Conference Tracks

Participants will be asked to register in advance for a particular conference track, and will be encouraged during the conference to stay within that track.  Conference tracks will run simultaneously through the Thursday/Friday portion of the conference.

1. Peacemaking in response to violence against women and children.      

 Violence against women and children is pervasive throughout our world. This track will explore ways in which alternatives to violence against women and children are being forged within religious communities, protesting injustice, nurturing peace, and empowering women and children.  What elements make for building an empowering curriculum of peace in these contexts?  Workshops include panel discussions on intimate partner violence, the role of men in ending violence against women and children and faith communities responding to violence against women and children.

Conveners:  Nela Navarro (Rutgers), Shaykh TA Bashir (House of Peace) and Sally MacNichol (Connect)

2. Peacemaking in contexts of violence against marginalized communities      

Civil rights and human rights remain high on the agenda of peacemaking in the 21st century.  Racism continues to be pervasive throughout societies across the globe, while violence against immigrants or guest workers, against people on the basis of sexual orientations, and against people of minority religious status is equally pervasive.  Religious leaders must become more effective peacemakers, offering hospitality to strangers and building bridges of reconciliation among peoples of all races, ethnicities, and orientations.

Guest speaker Dr. Bernard Lafayette Jr., long time civil rights activist, organizer, and authority on nonviolent social change, co-founder of the Student Nonviolent Coordinating Committee (SNCC), and core leader of the civil rights movement in Nashville, TN and Selma, AL, leads four workshops in building bridges of reconciliation between peoples of all races, ethnicities and orientations toward effective peacemaking.

Conveners:  Philip Lynn (Network for Human Understanding) and Bernard LaFayette Jr. (Center for Nonviolence and Peace Studies, Candler School of Theology)

3. Peacemaking and religions of the world.

Most major religions disavow violence and teach their adherents pathways toward peace.  Yet religion is often implicated in conflicts around the world.  This track will explore this paradox within the context of six world religions – Judaism, Islam, Buddhism, African Indigenous Religion, Jainism and Christianity.  Rabbi Jo David, Imam Ibrahim Sayar, Ven. T. Kenjitsu Nakagaki, Dr. Moses Biney. Mr. Bawa Jain and Sister Camille D’Arienzo will present how different world religions effectively address forms of violence and how religious practitioners and institutions can together forge religious pathways of peace more effectively in a multi-faith world.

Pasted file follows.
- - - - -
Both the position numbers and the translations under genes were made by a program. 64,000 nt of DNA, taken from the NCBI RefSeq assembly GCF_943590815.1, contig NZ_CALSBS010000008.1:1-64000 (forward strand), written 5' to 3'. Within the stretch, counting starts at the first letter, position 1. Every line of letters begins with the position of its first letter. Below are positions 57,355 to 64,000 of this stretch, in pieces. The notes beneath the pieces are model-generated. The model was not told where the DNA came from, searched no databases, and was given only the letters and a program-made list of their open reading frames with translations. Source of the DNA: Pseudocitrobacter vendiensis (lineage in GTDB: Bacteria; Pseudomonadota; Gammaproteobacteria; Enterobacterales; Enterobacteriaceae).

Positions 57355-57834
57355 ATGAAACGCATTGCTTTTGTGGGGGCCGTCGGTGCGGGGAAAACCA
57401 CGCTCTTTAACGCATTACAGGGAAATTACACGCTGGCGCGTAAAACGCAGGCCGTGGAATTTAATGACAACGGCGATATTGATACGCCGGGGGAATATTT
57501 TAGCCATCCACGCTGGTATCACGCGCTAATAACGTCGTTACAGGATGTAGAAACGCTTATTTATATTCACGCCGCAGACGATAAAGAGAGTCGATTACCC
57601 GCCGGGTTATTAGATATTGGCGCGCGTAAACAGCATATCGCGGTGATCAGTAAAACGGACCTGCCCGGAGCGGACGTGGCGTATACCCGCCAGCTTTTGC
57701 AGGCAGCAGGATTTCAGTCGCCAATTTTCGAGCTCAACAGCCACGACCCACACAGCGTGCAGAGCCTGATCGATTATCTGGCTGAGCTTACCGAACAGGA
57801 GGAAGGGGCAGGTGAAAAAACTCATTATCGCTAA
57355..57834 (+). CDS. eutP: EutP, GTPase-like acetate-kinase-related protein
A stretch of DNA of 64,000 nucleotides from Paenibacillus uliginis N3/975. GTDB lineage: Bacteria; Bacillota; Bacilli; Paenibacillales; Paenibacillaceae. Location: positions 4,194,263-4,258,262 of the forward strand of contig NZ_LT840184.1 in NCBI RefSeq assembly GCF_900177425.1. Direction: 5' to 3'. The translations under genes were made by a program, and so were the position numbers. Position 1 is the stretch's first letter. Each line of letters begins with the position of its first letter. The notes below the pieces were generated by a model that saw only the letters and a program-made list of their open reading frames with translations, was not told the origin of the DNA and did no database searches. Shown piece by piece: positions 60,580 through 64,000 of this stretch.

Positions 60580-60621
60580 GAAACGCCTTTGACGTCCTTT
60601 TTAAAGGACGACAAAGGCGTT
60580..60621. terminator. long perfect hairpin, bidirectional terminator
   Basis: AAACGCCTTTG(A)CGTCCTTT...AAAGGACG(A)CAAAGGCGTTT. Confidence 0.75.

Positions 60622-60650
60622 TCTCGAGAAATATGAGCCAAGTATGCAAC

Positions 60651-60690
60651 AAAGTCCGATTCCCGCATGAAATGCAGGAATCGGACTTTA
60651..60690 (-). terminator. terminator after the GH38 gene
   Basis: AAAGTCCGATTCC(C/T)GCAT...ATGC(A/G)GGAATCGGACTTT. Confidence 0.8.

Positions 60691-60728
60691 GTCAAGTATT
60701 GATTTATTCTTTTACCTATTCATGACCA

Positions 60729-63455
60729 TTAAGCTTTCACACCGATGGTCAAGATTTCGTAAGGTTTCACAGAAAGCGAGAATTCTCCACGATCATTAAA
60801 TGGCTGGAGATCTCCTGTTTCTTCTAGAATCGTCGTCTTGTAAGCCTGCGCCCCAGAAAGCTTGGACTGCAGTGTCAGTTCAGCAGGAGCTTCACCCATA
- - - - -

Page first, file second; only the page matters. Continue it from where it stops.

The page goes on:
Conveners:  Moses Biney (NYTS) and TK Nakagaki (Buddhist Council / Interfaith Center)

4. Peacemaking in the face of state sanctioned-violence.

This track will explore various peacemaking relationships and contemporary movements for social transformation.  Workshops include a presentation on an emerging world movement called “Restorative Justice”, whose practitioners see just response to crime as centered on healing rather than punishment; a presentation by The World Faiths Development Dialogue, housed at the Berkley Center for Religion, Peace, and World Affairs at Georgetown University, on their extensive “mapping” of faith-inspired peace-building and development work and how faith- inspired actors are transforming the social, political, and developmental landscape in Cambodia; the award winning “Beyond Genocide” Visual Art Exhibition – a series of contemporary illuminations exploring the history and legacy of genocide around the world.

Conveners:  Stephen Eric Bronner (Rutgers University, U.S. Academics for Peace), Dale Irvin (New York Theological Seminary, US Academics for Peace)

5. Eco-peace: peacemaking for the economy and the ecology.

The economic justice and ecology movements are both fundamentally peace movements seeking to transform beyond the systemic relations of violence against others in the market-place, and violence against the earth itself.  This track will explore how religious leaders can become more astute at addressing both of these global crises in our era.

 Dr. James Bernard Quilligan, a leader in the field of international development since 1975 will share his vision for the “Great Adjustment” a new economic system which embodies and supports a sustainable human presence on the planet.   The workshops will cover theologies, strategies and methods for mobilizing faith communities for religiously based environmental leadership.  In addition Dr. Chung Hyun Kyung of Union Theological Seminary and Rev. Fletcher Harper of GreenFaith will lead discussions on eco-feminist theology, the greening of worship, religious education, sustainable facility management, environmental justice advocacy and more.

Conveners:  Hyun Kyung Chung (Union Seminary) and Fletcher Harper (Green Faith)  

Each track will start with concrete case studies where peacemaking is taking place; move through reflection and analysis that includes identifying relevant resources; and propose concrete steps for peacemaking at both the curricular level of religious leadership training, and for action.